Wilmington for Foodies: Groceries, Gadgets, and Gurus

27 01 2013

Now, I may be a bit biased in my views, but what I am about to share with you here are some of the best places to shop in Wilmington for foodies like me, plus a couple of folks you should know about who can keep you in the foodie loop.  That I happen to manage one of the stores I recommend may seem like a conflict of interest; since I am not being paid for my opinion, I don’t have any ethical qualms about it.  Chalk it up to confirmation that I love my job!  The opinions herein are strictly those of the author, and you know what they say about opinions.  Don’t take my word for it – visit these stores and judge for yourself.

Groceries:

If you live here, I am sure you are aware that we have an abundance of grocery stores such as Food Lion, Lowes Foods, Harris Teeter, The Fresh Market, even Whole Foods Market and Trader Joe’s that both opened last year.  Personally, I need nothing from Trader Joe’s, though I do stop into Whole Foods once every month or so for some bulk goods that I don’t find elsewhere.  Also, their produce is reasonably priced and includes hard-to-find items.  Their cheese selection is possibly the best in town, though it is expensive.  I do most of my standard grocery shopping at Harris Teeter – canned goods, paper products, frozen items, etc.  But the best in local produce at this time of year when the Farmer’s Markets are not operating is at La Huerta, located at 830 S. Kerr Avenue.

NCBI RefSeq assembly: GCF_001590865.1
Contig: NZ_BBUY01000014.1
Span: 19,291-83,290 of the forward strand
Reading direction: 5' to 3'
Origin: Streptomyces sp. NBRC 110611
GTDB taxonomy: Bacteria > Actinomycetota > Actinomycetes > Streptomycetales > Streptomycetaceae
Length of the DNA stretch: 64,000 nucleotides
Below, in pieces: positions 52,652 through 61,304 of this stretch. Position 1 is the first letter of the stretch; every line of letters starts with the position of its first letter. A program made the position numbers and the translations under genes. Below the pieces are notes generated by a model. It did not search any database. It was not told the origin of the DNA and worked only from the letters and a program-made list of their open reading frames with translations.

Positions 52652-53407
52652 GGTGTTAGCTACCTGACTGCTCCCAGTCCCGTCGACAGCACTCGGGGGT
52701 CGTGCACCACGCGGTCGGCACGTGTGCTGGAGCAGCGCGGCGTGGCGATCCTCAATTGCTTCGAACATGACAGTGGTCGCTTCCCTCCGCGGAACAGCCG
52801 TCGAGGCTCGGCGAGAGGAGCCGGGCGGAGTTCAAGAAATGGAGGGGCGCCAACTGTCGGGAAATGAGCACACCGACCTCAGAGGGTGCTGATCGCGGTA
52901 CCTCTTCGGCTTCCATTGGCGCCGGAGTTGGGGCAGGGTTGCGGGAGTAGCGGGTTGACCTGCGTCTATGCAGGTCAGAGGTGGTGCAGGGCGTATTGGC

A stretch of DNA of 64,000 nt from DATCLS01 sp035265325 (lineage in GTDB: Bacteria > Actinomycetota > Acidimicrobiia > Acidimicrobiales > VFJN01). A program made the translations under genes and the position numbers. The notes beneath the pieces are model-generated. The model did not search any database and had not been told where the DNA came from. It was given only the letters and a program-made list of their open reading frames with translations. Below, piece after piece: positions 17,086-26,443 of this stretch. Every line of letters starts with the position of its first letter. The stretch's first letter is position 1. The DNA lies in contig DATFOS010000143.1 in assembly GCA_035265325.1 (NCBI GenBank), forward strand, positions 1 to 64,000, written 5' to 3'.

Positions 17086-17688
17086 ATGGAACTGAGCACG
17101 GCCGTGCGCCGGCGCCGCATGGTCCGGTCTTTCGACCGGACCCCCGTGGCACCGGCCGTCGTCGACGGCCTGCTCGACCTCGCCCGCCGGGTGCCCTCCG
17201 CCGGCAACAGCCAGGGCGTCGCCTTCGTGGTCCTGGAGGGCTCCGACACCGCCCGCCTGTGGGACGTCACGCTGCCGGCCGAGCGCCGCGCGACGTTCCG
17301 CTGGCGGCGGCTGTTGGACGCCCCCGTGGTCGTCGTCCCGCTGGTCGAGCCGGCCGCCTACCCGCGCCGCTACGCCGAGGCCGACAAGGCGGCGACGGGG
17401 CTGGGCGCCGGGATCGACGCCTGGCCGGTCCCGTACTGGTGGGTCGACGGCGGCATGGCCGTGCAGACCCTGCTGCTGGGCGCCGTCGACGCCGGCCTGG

LaHuerta1LaHuerta2 LaHuerta3Spanish for “The Garden,” this wonderful place is a haven for delicious, fresh produce.  Also to be found here are some great Mexican-style cheeses, dried chilis and spices, cookies, canned goods, dried beans, and cured meats.  Much of their product comes from North Carolina growers and purveyors, so in many cases you are buying a local product from a local retailer – the ultimate in shopping and eating local.  La Huerta doesn’t have everything – if you want watercress and endive, you are not likely to find them here.  It is, after all, a Hispanic market that caters to the Mexican and Latin-American population of the area.  But a visit here will not disappoint you, and will likely inspire a meal or two as you gaze at all the lovely ingredients.

Among the unexpected treats I found at La Huerta recently were a delicious Oaxacan rope-style cheese  that had the texture of part-skim mozzarella and some lovely side bacon from hogs raised right here in North Carolina.  The cheese was super delicious when I baked it up inside puff pastry pinwheels – it seemed to be more flavorful melted.  The bacon I baked on a sheet pan to render off much of the fat, then dipped the crispy slices in melted chocolate and served it with a red Bordeaux at a wine pairing class last week.  Mm mm mm.  I also found green tomatoes in the dead of winter y’all, and you know what I did with those.  You don’t?  Where you from, Shug?

SaigonMarket1 SaigonMarket2 SaigonMarket3